[Bloat] Fixing bufferbloat in 2017
jg at freedesktop.org
Sun Nov 27 21:16:54 EST 2016
This went by in a previous posting I made:
Ookla may have made themselves long term irrelevant by their recent
behavior. When your customers start funding development of a replacement
(as Comcast has), you know they aren't happy.
So I don't sweat Ookla: helping out the Comcast test effort is probably the
best way to get bufferbloat in front of everyone, and best yet, the code
for the tests is out there.
On Sun, Nov 27, 2016 at 9:11 PM, Kathleen Nichols <nichols at pollere.com>
> I never have any problem hearing you, Dave.
> Random stuff in-line.
> On 11/27/16 1:24 PM, Dave Taht wrote:
> > There *are* 430+ other minds on this mailing list, and probably a few
> > AIs.
> > Sometimes I worry that most of our postings go into spamboxes now,
> > or that we've somehow completely burned people out since our heyday
> > in 2012.
> > knock, knock - is this mic on?
> > On Sat, Nov 26, 2016 at 7:33 AM, Rich Brown <richb.hanover at gmail.com>
> > wrote:
> >> My impression is that we have reached a strong technical point. We
> >> have solved some really hard, really significant problems. We are
> >> in a position to Declare Victory on a large part of the problem,
> >> even though there are loads of details to clean up.
> I think this is important. Some really good work has been done by a lot of
> people on this list and I have found it interesting, enlightening and
> gratifying to
> put some small bit of a solution out there and have people grab it,
> improve it,
> add to it and make it real. So I think people doing that work should pat
> themselves on the
> >> Most of the suggestions in this thread deal with Getting the Word
> >> Out. That's good - that's the declaring victory part. The bad news
> >> is that this is not our collective skill set.
> So that's the hard part. Who do you need to Get the Word Out to and what
> do you expect them to do? It sounds like there are some edge router
> improvements coming. It's possible that some companies are using the
> work but they are advertising what it does for the customer not where it
> came from or what it is technically. So that might be a victory.
> >> 4) Do we know people at any of the cell phone companies, or router
> >> vendors on whom we could try one last push?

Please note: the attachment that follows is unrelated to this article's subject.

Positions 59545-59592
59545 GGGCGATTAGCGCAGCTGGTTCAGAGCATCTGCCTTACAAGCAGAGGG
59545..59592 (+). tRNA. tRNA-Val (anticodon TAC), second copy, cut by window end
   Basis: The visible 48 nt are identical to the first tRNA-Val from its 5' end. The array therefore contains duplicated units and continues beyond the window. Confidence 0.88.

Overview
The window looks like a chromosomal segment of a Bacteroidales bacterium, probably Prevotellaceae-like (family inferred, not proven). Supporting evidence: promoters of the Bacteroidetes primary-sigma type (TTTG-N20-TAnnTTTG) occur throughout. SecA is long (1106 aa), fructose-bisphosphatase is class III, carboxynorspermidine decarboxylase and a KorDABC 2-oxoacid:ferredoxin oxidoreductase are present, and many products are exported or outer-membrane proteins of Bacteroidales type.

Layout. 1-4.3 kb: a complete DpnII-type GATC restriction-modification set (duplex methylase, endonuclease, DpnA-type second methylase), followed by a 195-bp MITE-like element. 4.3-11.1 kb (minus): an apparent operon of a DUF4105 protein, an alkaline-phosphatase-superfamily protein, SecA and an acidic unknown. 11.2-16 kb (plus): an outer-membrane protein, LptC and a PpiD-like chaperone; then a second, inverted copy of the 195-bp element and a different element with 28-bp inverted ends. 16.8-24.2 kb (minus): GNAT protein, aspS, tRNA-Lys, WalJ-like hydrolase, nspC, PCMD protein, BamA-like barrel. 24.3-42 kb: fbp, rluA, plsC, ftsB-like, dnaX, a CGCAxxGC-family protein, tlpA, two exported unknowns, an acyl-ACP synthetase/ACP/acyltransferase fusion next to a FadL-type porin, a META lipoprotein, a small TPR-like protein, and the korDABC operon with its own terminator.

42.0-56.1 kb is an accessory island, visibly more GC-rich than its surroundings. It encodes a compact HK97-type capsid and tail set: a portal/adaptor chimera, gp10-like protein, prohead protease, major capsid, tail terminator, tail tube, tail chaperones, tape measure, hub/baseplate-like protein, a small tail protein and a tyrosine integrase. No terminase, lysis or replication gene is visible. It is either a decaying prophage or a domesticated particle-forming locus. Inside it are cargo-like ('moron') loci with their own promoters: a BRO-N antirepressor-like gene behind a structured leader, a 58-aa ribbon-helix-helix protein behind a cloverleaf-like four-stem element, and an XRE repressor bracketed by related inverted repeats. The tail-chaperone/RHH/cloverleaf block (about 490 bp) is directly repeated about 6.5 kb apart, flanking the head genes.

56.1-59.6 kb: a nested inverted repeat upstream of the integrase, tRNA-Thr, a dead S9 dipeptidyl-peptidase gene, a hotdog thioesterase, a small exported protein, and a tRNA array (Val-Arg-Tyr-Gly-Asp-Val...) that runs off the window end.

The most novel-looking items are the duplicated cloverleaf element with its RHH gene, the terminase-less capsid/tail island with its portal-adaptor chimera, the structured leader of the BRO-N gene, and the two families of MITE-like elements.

> >> As part of organizing my thoughts for this note, I also collected
> >> the following ideas from this thread. I add my $0.02 below.
> Well, getting cellular networks on board would be a coup.
> >> Rich
> >> 1) I don't see that Ookla has much incentive to include bufferbloat
> >> measurements in their test, since they private-label it for lots of
> >> ISPs who (presumably) wouldn't want their CPE to be proven crappy.
> >> ("It is difficult to get a man to understand something, when his
> >> salary depends upon his not understanding it!" -Upton Sinclair)
> This is, sadly, likely correct.
> >> 2) The gamer community seems like such a perfect target for these
> >> improvements. But I fear that the thought leaders are so wrapped up
> >> in the fame generated by their own clever QoS tricks that they
> >> can't believe that fq_codel plus the make-wifi-fast fixes could
> >> possibly address such a complicated subject. (Upton Sinclair,
> >> again.)
> But where do you find who benefits and who can have an effect? I don't
> know anything about these traffic patterns but would be interested in
> seeing them if possible.
> >> 3) On the other hand, Comcast (whose DOCSIS modems *might* someday
> >> support PIE or other SQM) is in a position to benefit from an
> >> increased awareness of the phenomenon, leaving a little ray of
> >> hope.
> I don't know. I think it has to be a more serious goal at Comcast. The
> bufferbloat measurement devices they sent out were electrically
> problematic, taking our signal down and reducing bandwidth. This seems
> like one step above skunkworks.
> >> 6) It *is* a good idea to think about attracting the attention of
> >> vendors who are hurt by bufferbloat - VoIP, video streaming folks,
> >> gaming companies, etc. But it feels like the wrong end of the lever
> >> - a gaming company can't fix crappy CPE, and they're stuck saying
> Yes, it's hard for the victims unless there is an alternative or they
> wield a large amount of coordinated monetary power. The video streaming
> folks, from my measurements, are trashing themselves. Why are they
> creating such huge bursts? Why send out bursts that are going to arrive
> at the same time? This isn't a bufferbloat problem really, it's a clue
> >> 7) Cell phones are another place that obviously would benefit,
> >> although, again, it's hard to break through the notion that "It's
> >> always been like that..."
> Yes, but who would benefit? Is it a content company that could put
> pressure on some carrier?
> >> What else?
> This is good thinking, Rich, but the business side of the current
> "ecosystem" seems disincentivized to progress.
> >> Rich
> >> _______________________________________________ Bloat mailing list
> >> Bloat at lists.bufferbloat.net
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